The Secrets of Hummingbird Flight Revealed
Secrets of Hummingbird flight. Also non-invasive optogenetics, smart breathalysers and how an amateur astronomy sleuth found NASA’s missing satellite.
Slow motion videos of hundreds of hummingbirds have revealed the secrets to their remarkable manoeuvrability in the air.
Optogenetics is a biological technique which involves the use of light to control cells in living tissue, typically neurons in the brain, that have been genetically modified to be sensitive to light. It holds great promise as a tool to help us understand brain function and behaviour. However, until now, it’s an invasive technique, as light doesn’t travel well through bone and tissue and so optical fibres need to be inserted surgically to get the light signal in. But now, new work shows that specific nanoparticles can be injected and then activated externally by infra-red light (which can travel through tissue) which then converts it to the coloured light needed to activate the cells in the brain.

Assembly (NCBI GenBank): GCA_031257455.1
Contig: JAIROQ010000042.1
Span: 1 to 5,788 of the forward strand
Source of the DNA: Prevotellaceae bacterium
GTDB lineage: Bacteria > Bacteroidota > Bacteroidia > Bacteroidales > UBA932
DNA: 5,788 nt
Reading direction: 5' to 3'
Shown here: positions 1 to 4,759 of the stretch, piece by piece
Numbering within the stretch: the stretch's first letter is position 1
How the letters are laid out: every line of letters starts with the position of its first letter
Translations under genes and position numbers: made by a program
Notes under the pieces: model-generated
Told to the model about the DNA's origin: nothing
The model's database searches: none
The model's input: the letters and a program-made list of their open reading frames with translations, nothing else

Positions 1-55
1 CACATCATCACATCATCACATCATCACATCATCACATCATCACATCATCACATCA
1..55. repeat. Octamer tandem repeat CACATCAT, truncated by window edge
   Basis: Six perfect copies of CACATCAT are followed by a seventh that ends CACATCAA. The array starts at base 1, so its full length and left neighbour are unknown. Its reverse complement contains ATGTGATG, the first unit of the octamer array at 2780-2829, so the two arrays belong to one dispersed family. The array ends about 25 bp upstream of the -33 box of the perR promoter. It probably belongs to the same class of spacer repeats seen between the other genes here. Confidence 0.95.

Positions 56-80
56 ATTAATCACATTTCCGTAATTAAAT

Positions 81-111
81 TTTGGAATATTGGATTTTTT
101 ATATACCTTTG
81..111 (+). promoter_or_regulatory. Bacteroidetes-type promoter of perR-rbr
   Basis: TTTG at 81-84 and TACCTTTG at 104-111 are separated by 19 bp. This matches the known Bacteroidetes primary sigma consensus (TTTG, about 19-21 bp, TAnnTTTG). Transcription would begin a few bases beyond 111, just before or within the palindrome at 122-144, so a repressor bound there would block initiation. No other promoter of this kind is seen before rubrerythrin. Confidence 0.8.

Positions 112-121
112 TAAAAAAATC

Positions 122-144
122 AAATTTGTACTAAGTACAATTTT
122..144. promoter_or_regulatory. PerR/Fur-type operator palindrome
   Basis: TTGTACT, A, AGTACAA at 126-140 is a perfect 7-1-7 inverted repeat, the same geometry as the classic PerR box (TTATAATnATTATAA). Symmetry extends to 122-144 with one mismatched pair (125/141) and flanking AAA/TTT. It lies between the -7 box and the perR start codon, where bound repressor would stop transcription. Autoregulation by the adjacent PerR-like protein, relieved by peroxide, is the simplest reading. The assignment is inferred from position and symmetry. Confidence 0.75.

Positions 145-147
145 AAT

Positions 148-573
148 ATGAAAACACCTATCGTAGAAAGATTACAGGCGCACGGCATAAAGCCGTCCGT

Satellite – lost and found
In 2000 NASA launched the IMAGE satellite to study Earth’s magnetosphere, for 5 years it looped our planet sending back images and data. Then it went quiet. It was hoped that an electronic failure would be reset when there was a solar eclipse in 2007, but this didn’t happen. So it was all but forgotten, until a few weeks ago, amateur astronomer Scott Tilley in British Columbia in Canada was crunching satellite data hoping to spot a rogue spy satellite, instead he found IMAGE alive and well and back on line.
Roland gets to see a new ‘smart breathalyser’ being made. New nano- materials that can change colour when they sense certain compounds could be used for medical diagnostics and healthcare monitoring.
Picture: Xantu's hummingbird Credit: Dr. Paul F. Donald
Presenter: Roland Pease
Producer: Fiona Roberts